Gaddis comments:
Monks, zealous men of Christ, had been slaughtered by the dozens if not more, their blood spilled within the very precincts of the Hagia Sophia, at the hands of an enraged mob and of armed soldiers.  Such a lurid picture of sacrilegious violence might recall other massacres, such as the attack that fell upon John’s supporters in their church in the middle of baptismal rites a few months later, or the brutal assault made by the Homoian bishop Lucius against the Nicene congregation of Alexandria thirty years previously.  And yet no Christian source reports any expression of sympathy for the victims of this massacre, and there is certainly no evidence that the slain monks were venerated as martyrs or even that any such claim was ever made on their behalf.

In fact, no surviving Christian source mentions the incident at all [225]...
Gaddis speculates that the reason this massacre left no trace in Christian history was that it violated the good guys vs. bad guys model of most lives of the saints, as well as later Christian historiography.
The case of Chrysostom was considerably complicated by the fact that not only John but also several of his most bitter opponents came to be venerated in later Christian tradition as saints.  If both sides in such a battle could claim the mantle of holiness, their disputes could not easily be presented as struggles on behalf of the faith and could at best cause confusion and embarrassment.  Socrates’ report of the confrontation between John and Epiphanius, monk and bishop of Salamis, presented the curious spectacle of two holy men, equally beloved by God, hurling curses at each other.  Epiphanius prophesied that John “will not die a bishop” and John countered with the prediction that Epiphanius would never again see his home country.  The holy man’s curse, a public prediction or invocation of divine vengeance upon an evildoer, is a common feature in hagiography.  But in this case, the cursing was reciprocal.  Since both men were saints, both predictions came true: John was soon deposed, and Epiphanius died on his way back to Cyprus [225].
Gaddis says early on that Christian holy violence wasn't necessarily the norm in the first centuries of the Christian Roman empire; it's hard to say just how widespread it was.  To his credit, he recognizes and mentions parallels between Christian holy violence of this period and modern holy violence by Muslims, Hindus, and others.  (Though he doesn't say so, Jesus' "Cleansing of the Temple Court" provides a model for later militants.)  He shows how "extremism" can put "moderation" on the spot, as in cases where Christian clerics destroyed pagan, Jewish and "heretical" Christian places of worship and refused imperial orders to pay for their replacement, on the grounds that doing so would constitute endorsement of the enemies of God.
Extremists can answer any questioning of their tactics with a simple retort: whose side are you on?  Ambrose upended the normal paradigm of law and order and redefined the situation in terms of a new emphasis religious identity that transcended all other considerations … The bishop and the monks were Christians, and the emperor claimed to be a Christian.  If Theodosius forced the bishop to pay restitution, he would in effect be siding with Jews against Christians, an act of apostasy no matter what the circumstances.  In Ambrose’s apocalyptic presentation of the issue, the rebuilding of a synagogue would be a humiliation to the Christian religion on a par with Julian’s planned restoration of the Jerusalem temple: the Jews would celebrate this “triumph” over Christ for centuries to come.  Ambrose acknowledged that the bishop was “too eager” but argued that the Christians’ zeal for Christ merited clemency… [195].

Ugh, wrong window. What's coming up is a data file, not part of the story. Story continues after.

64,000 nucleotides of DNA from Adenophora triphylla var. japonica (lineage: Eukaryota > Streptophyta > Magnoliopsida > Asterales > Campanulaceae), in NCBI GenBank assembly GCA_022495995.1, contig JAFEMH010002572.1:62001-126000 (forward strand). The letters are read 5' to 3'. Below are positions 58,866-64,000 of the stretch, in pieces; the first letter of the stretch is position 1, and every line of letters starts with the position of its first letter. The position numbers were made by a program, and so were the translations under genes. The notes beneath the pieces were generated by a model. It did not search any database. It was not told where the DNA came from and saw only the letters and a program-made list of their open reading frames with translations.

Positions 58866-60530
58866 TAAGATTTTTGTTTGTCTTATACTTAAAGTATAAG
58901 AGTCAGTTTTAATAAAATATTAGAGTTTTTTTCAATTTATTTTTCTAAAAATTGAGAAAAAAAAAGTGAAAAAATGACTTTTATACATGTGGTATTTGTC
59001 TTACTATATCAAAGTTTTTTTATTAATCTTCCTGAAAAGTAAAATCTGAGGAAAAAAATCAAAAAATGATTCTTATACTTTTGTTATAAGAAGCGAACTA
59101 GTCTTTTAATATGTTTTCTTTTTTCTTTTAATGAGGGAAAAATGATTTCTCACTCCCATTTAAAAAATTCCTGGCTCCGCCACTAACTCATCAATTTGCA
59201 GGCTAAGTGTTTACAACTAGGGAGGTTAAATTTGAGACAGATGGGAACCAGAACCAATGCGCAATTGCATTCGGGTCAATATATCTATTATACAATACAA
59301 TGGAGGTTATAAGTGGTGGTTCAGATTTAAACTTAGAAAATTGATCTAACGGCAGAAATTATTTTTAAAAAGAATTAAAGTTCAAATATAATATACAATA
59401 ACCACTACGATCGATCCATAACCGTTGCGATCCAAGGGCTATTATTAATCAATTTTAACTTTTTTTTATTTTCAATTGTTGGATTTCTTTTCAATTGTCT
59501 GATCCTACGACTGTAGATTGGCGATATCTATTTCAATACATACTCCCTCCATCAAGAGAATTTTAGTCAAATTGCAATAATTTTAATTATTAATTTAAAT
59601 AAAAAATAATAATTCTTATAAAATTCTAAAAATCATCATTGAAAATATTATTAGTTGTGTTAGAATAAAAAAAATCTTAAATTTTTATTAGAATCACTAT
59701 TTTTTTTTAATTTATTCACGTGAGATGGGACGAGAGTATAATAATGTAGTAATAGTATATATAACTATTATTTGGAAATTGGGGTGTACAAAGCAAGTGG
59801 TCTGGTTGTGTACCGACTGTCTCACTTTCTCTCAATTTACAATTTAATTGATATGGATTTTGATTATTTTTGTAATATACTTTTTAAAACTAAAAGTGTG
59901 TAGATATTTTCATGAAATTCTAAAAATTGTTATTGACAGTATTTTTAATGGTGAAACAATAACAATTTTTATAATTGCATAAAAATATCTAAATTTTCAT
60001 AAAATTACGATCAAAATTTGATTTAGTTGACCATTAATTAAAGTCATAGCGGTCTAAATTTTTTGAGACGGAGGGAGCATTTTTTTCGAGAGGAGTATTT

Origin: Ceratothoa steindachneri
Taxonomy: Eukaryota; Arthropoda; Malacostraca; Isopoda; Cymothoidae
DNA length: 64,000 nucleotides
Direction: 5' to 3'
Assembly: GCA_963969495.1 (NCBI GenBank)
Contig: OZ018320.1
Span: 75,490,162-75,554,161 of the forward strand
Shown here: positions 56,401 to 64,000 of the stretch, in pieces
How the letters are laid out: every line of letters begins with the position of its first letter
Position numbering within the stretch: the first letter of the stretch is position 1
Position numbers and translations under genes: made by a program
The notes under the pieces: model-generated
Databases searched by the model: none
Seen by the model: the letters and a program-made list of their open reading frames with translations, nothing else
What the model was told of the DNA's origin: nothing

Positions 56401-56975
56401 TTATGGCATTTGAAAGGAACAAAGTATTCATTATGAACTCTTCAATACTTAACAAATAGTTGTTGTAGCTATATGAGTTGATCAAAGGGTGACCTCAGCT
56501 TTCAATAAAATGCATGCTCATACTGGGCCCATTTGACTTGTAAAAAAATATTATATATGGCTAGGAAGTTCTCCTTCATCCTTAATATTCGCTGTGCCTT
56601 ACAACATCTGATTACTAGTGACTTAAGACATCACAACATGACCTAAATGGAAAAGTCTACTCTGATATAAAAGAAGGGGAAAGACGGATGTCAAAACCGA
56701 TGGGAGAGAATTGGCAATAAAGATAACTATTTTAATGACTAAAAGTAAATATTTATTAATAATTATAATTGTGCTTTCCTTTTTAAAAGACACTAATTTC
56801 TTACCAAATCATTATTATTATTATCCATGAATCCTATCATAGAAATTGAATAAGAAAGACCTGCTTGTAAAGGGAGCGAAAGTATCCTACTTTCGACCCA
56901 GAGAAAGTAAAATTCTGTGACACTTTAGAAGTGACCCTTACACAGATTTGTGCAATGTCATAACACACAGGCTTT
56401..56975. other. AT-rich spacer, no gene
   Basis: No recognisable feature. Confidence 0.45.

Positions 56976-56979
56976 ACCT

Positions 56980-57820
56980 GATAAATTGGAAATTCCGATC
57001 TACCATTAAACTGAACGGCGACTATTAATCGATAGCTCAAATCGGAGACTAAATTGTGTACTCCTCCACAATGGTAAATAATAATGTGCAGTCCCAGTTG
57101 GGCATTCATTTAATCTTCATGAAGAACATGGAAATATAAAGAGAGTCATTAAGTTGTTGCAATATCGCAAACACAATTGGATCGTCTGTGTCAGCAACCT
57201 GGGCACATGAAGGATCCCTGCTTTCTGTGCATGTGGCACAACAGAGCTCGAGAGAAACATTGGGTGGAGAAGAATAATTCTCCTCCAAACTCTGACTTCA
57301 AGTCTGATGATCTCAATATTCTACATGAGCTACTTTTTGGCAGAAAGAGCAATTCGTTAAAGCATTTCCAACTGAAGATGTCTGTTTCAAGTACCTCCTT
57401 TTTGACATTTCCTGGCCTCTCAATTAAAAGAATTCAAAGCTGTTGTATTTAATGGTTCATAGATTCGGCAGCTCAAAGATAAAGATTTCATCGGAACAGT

In somewhat milder form, this position is familiar today.  If you opposed Bush's invasions of Afghanistan and Iraq, you were obviously on the side of Al Qaeda and wanted to see America conquered.  If you're critical of President Obama, obviously you want the Republicans to take over the country and take away all our rights.  If you don't want Mozilla to fire Brendan Eich, you obviously want GLBT citizens to be deprived of their rights, and you probably wouldn't care if Mozilla was run by a white supremacist.  The fact that the latter accusations are milder doesn't change the fact that they are constructed from the same manichaean logic.  I don't want to blame it on religion, though, since not all religion accepts this position all the time; sometimes it overtly and explicitly rejects it, and some atheists accept it.  (If you're critical of Science, you must think that the world is 6000 years old!)  But it's easy to see how the trope found its way into religion; it's clearly an easy position for human beings to invent and reinvent when the going gets tough.

Sunday, April 27, 2014

Ours Not to Reason Why

A couple of friends shared this meme on Facebook the other day, leaving me baffled.  "For no reason"?  The same people post memes like this at other times:

They're people who post stuff to the effect that God has us in his hands, that he'll never never ever abandon us, he has a plan for us and no one could possibly thwart it.  They also post stuff about how God took someone to be with him, because "He only takes the best."  (The Onion recently satirized this trope, very effectively.)  So how can they say that someone died for "without reason"?  (Which leaves aside the question why anyone who believes in immortality could possibly mourn the death of anyone.  C. S. Lewis said somewhere that there must be an afterlife, and everybody really believes in personal immortality deep down, because every culture has beliefs about it, so it must be true.  Even if that were true [and it's debatable], every culture also sees death as a bad thing, and mourns the loss of those who die, which on Lewis's logic would mean there must not be an afterlife.  If death means going to be with God and your loved ones in heaven (again, this assumes way too much), then why shed a single tear at the departure?  As Sappho wrote, if death were not an evil, the gods would die too.